Dealing with Juvenile Offenders

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Approximately 600,000 teenagers go through the juvenile facilities every year as they await the necessary legal actions for the crimes which they have committed. This statistics are in accordance to the Building Block for Youth National Council Crime and Delinquency reports in 2008. Majority of these offenders are young teenagers of ages 15 and below. Further, most of them are not held in these facilities are not held for violent related crimes. Most of the crimes committed by this group of offenders are as a result of poverty, increased drugs and substance abuse. Further, some teenagers end up in these facilities due to the neglect from their families which leads to them joining the streets where they engage themselves in the unruly behaviors where they are arrested.

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The main challenge of dealing with the juvenile offenders is the fact that most of the juvenile facilities are characterized with harsh conditions. This is as a result of massive overcrowding in these detention facilities. This has negative effects to the lives of these juveniles during their stay in the facilities. The overcrowding leads to suicide attempts, increased levels of stress which may lead to psychiatric problems to the juveniles (Jehle, Lewis & Sobota). Additionally, most of them are involved in drugs and substance abuse by the time they are joining these facilities. Therefore, most of them experience withdrawal problems which can make them violent to other juveniles.

Female Offenders

The rate of the incarcerated women in federal prisons and in jails is much lower than that of men. However, their population has increased in the recent years by approximately 5% between the years 2000 and 2008. Generally, women have different set of problem as compared to their counterparts in these facilities. Basically, most female offenders experience treatment challenges while in the federal and county facilities.


Most of the female offenders have histories of severe drugs and substance abuse by the time they were being detained. The rate of mental disorder is also high in women as compared to women. Further, most female offenders have physical health problems due to their past experiences especially if they came from the streets. Most of these women are victims of both physical and sexual violence and most likely they never received any form of treatment before they joined the facilities. Additionally, some of these women are victims of domestic violence which may have led them to committing the offenses they are being charged for.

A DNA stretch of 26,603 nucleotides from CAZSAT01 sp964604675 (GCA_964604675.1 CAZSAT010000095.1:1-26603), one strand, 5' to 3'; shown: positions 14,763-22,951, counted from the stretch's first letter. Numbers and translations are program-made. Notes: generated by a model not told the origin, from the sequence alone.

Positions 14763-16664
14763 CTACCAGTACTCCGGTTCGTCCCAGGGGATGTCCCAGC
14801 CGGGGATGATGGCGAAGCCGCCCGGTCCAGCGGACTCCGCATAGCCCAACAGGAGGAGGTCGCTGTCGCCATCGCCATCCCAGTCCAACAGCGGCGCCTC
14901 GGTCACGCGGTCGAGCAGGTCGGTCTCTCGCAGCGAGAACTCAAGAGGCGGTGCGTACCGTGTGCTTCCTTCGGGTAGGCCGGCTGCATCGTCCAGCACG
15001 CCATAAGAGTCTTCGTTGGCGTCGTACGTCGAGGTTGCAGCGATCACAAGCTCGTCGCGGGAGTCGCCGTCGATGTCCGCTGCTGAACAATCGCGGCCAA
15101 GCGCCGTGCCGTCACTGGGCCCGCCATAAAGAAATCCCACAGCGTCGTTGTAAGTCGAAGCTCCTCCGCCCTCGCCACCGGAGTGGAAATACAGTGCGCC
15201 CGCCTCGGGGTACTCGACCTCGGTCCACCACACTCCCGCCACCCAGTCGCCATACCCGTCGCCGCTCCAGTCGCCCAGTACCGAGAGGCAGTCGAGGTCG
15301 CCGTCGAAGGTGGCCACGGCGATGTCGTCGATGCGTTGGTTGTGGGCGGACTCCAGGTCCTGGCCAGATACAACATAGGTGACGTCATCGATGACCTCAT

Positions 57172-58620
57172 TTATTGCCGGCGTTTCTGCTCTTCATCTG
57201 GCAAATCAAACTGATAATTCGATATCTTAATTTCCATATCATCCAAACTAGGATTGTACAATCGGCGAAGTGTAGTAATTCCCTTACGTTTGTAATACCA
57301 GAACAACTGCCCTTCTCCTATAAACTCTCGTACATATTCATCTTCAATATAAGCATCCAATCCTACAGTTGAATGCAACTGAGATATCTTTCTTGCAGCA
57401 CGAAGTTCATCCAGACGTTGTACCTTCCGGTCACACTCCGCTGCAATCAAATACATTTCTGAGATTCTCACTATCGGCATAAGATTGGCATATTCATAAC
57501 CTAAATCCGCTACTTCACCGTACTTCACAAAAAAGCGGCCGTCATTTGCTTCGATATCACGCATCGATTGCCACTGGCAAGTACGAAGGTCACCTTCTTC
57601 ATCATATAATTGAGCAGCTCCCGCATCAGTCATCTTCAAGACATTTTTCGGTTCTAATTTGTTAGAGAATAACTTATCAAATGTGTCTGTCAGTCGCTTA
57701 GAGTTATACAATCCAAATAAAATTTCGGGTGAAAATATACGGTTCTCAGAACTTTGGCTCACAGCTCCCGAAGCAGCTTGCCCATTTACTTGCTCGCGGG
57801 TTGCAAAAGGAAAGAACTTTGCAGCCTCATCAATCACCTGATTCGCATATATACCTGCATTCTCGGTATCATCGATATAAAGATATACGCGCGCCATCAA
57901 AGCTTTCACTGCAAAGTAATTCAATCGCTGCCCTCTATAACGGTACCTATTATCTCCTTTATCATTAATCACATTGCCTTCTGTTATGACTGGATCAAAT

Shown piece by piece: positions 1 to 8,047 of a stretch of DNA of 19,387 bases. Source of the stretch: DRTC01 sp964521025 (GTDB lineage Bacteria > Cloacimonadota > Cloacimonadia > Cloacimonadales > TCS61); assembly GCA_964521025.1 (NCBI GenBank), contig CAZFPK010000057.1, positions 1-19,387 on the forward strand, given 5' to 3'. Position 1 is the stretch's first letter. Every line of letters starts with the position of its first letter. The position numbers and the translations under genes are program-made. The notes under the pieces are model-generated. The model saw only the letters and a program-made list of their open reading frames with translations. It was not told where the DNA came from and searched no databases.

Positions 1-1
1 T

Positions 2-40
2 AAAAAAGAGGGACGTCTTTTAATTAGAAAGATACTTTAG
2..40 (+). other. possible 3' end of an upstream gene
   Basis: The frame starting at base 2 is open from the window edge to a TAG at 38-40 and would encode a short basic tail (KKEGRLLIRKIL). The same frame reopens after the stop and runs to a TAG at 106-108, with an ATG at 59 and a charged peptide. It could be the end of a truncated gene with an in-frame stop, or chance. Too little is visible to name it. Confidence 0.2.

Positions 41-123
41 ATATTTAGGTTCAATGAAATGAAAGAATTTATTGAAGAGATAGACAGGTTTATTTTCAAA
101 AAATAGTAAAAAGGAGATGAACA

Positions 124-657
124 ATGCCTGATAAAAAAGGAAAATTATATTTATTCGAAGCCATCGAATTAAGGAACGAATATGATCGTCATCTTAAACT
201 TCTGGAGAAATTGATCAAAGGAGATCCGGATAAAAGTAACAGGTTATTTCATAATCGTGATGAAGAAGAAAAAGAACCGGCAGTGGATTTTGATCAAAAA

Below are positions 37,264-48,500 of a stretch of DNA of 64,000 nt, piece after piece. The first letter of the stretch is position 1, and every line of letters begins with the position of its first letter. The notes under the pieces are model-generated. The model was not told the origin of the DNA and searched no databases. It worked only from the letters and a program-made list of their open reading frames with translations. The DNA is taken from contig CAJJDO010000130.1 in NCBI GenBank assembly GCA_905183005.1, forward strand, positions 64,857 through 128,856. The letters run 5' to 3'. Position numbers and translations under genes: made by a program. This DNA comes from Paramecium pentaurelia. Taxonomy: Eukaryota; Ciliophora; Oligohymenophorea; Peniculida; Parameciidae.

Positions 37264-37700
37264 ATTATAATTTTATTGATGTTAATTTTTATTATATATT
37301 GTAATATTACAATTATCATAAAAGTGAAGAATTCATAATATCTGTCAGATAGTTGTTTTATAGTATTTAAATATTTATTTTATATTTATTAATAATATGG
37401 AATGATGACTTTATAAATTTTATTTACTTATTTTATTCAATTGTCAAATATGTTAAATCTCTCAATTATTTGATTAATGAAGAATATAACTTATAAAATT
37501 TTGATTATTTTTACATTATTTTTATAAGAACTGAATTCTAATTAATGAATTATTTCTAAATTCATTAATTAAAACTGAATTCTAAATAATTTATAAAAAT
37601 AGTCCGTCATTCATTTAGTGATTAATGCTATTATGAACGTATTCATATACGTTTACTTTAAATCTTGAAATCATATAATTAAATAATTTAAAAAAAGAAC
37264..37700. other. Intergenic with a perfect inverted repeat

Hence, most of these female offenders are in dire need of mental health treatment and child care services if they had children when they were joining the facilities. To ensure that they respond to the treatment, correctional facilities and the justice system should enable them to get custody of their children to avoid any form of conflicts between mental treatment and parental responsibilities. Additionally, parties in charge should help them get assistance in finding affordable housing and employment when they finish their jail terms.


The criminal justice system can serve these populations better in various ways. It is important for them to identify risks in the first place. Through this, they will be able to identify those who are in need for various forms of treatment in the facilities (Jones, 2012). They should target only the criminogenic needs and ignore all the personal issues from the offenders. Additionally, program integrity is equally critical in these issues as there must be professional training, staff supervisions and the evaluation of the outcomes for the offenders.


In Jones, P. (2012). Interventions in criminal justice: A handbook for counselors and therapists working in the criminal justice system.

Jehle, J.-M., Lewis, C., & Sobota, P. (January 01, 2008). Dealing with juvenile offenders in the criminal justice system. European Journal on Criminal Policy and Research, 14, 237-247.

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